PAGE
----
Seattle Met's "Album of the Month" 5/2012
"Every now and then, a band or artist turns out an album that’s so well executed, there’s no denying its merits, even if it’s not a genre one would normally dig. This is exactly how I’d categorize the debut EP by Seattle alt-folk duo Impossible Bird. It was April’s pleasant surprise. The five-song album is a mix of fiddle and falsetto, backed by incredible talent."
"Acoustic duos simply aren’t supposed to have this big a sound. It’s really only a matter of time before Impossible Bird has an equally large audience."
From Seattle Weekly:
"This debut album, composed of an internationally known fiddler, acoustic guitar, and impeccable vocals, is an absolutely stellar combination of upbeat alt-folk that's mesmerizing and radiates talent."
"Seattle's Impossible Bird is the Next Big Musical Duo"
The Story of Impossible Bird:
It was eight years ago that the funky and catchy songs of Nick Drummond started the toes tapping and hands clapping of audiences across the Pacific Northwest. Playing then with his first band The Senate, people of all ages would fill venues to capacity to witness this band light up the stage. Soon they we’re playing sold-out double-headers at venues such as Seattle’s Triple Door, and Columbia City Theater, and playing along side such notable personalities as A Prairie Home Companion’s Garrison Keillor, who praised the group, and Nick’s songs as “Truly remarkable. Brilliant Dionysian music.”
It was at one of these shows that Nick met Tyler Carson, an internationally renown violinist and fiddler. On tour at the time with the Canadian band The Paperboys, Tyler joined Nick for an impromptu jam that lasted for almost six hours. Musical sparks flew, and a bond was formed that would outlast the life of The Senate, and prove to be the start of something truly remarkable.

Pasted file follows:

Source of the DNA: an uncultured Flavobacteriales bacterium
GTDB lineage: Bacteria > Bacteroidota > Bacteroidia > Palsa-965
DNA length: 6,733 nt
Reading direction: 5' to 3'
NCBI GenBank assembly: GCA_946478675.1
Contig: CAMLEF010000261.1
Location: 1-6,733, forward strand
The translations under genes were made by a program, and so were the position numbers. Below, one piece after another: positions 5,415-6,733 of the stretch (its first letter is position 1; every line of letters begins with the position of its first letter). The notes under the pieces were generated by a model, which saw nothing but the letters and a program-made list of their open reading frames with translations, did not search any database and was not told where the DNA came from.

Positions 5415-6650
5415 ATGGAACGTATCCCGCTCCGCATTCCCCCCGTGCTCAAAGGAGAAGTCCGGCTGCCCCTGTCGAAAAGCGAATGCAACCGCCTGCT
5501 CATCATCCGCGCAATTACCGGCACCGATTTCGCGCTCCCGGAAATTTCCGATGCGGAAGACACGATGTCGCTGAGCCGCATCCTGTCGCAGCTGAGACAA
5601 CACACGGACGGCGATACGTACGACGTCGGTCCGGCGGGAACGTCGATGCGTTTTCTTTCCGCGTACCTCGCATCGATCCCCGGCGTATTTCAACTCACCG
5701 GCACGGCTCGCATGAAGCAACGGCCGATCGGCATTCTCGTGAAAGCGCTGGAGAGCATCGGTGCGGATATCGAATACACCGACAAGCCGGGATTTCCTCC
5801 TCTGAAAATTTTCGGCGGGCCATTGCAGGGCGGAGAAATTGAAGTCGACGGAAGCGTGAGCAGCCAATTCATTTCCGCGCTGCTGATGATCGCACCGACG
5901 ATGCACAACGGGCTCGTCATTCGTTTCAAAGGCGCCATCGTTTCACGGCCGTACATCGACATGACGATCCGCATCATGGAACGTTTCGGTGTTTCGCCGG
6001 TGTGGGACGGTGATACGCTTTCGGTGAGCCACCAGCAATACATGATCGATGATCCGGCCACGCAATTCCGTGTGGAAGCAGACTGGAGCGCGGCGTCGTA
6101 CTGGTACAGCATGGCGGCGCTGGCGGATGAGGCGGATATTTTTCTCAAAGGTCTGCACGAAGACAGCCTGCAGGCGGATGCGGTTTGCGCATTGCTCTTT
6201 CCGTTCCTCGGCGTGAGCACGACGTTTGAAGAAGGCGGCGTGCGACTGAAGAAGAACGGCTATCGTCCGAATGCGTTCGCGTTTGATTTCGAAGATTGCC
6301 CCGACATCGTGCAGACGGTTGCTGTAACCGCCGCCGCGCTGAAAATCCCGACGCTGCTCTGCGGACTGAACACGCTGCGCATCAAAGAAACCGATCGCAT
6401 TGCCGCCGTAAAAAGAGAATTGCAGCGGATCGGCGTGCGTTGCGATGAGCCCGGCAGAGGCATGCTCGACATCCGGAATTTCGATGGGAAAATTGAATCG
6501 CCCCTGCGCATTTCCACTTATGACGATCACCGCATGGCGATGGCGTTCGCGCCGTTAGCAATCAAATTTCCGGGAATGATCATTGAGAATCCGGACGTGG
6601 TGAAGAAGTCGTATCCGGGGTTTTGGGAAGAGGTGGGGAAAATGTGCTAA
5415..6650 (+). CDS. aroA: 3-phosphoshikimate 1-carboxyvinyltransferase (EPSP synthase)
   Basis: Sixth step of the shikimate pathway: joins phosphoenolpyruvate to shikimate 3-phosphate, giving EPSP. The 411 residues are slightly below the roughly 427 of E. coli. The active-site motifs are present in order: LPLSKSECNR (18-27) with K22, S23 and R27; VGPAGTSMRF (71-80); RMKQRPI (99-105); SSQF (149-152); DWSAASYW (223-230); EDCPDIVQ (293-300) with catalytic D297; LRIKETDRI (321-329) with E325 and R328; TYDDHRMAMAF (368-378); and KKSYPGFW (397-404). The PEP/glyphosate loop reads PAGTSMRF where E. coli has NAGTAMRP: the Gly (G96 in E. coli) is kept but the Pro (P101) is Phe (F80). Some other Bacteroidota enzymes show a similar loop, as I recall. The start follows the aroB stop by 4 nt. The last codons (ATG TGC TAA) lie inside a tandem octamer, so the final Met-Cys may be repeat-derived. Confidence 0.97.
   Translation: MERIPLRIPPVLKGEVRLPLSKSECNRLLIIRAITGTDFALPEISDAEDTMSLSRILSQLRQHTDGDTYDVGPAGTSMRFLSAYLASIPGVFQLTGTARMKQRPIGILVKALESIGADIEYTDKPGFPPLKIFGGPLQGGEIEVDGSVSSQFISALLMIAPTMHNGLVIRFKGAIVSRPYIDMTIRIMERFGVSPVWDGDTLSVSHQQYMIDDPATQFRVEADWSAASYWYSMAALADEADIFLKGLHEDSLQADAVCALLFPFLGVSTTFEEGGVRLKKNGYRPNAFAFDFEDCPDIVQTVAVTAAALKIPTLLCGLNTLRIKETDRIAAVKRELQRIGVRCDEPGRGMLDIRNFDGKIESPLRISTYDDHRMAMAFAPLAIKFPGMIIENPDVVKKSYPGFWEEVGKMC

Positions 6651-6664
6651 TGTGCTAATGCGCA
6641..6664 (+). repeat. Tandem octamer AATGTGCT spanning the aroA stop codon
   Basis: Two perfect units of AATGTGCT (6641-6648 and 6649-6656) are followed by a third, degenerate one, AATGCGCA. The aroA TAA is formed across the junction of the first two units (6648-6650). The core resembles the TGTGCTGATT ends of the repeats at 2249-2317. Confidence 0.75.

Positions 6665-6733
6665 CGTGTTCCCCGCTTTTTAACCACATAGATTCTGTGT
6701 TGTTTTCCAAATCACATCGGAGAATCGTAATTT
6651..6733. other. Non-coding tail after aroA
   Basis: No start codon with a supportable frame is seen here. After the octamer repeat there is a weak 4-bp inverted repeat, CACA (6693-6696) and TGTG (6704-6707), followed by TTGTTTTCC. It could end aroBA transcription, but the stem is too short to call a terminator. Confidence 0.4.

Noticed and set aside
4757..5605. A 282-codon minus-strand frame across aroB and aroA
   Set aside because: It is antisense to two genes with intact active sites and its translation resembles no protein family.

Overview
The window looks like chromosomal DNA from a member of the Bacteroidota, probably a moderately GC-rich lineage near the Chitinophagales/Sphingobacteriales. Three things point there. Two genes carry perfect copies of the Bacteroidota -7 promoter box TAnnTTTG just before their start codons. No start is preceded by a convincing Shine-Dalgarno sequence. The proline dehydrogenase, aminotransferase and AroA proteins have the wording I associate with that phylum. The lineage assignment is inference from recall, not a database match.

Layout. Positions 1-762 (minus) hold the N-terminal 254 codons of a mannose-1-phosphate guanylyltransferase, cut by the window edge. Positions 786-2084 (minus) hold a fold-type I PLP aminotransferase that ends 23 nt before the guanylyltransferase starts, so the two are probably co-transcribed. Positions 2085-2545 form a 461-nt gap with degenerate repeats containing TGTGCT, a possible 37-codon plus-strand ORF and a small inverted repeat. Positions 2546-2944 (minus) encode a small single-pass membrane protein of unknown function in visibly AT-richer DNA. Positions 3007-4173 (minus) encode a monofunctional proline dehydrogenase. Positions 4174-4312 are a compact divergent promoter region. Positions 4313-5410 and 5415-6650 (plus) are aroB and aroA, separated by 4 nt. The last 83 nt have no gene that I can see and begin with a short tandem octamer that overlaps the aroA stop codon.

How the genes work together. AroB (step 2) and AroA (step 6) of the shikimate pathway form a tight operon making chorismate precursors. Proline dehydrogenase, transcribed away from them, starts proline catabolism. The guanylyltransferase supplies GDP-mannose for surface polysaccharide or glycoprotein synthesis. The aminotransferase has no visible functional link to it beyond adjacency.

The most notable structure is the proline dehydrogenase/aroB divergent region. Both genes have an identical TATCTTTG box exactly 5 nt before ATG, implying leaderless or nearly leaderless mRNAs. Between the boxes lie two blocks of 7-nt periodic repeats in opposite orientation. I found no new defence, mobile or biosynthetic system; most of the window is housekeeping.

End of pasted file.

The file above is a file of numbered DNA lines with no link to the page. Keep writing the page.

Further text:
Tyler, who’s musical career has spanned two decades (he’s 28, now) began his musical journey busking with his sister Kendel Carson, drawing large numbers of people in with their twin fiddles and electric stage presence. Together they would travel the world, with tours of Japan, Thailand, the Cayman Islands, New Zealand, the Jerry Lewis Telethon in Hollywood, as well as multiple appearances as soloists with the Victoria Symphony Orchestra. However, despite tours around Europe and the world playing classical and folk music, he says he has finally found a musical home within the music he and Nick are creating. “This is the first time I’ve ever gotten to draw from every one of my musical backgrounds – and often within the same song!” he says.
Adding to his technical prowess on the violin, is his new instrument, a Stroh, or resonator violin. The bowed sound coming out of a brass horn is a haunting, disembodied sound which according to one audi- ence member “sounds like a dream, but feels like the truth.”
Holding it all together, is Nick’s percussive guitar. At times reminiscent of early Dave Matthews but with sparks of world influence, it provides a solid and evolving grove for his captivating lyrics and Tyler’s soaring instrumental counterpoint. Together they weave musical tapestries which run the gamut from haunting to joyful, melancholic to spiritually alive.
It is within this world of rhythmic and melodic intrigue, that audiences in the US and Canada have found themselves enchanted, and carried somewhere new. Their music comes at the listener from all angles, and makes one feel things to the core. It’s rare that a duo can play a full two hours, and have the audience literally hanging off every word, every resolution, every note. But that is what happens when these two share the stage. And before too long, the audience joins them on their feet, and everyone is dancing along.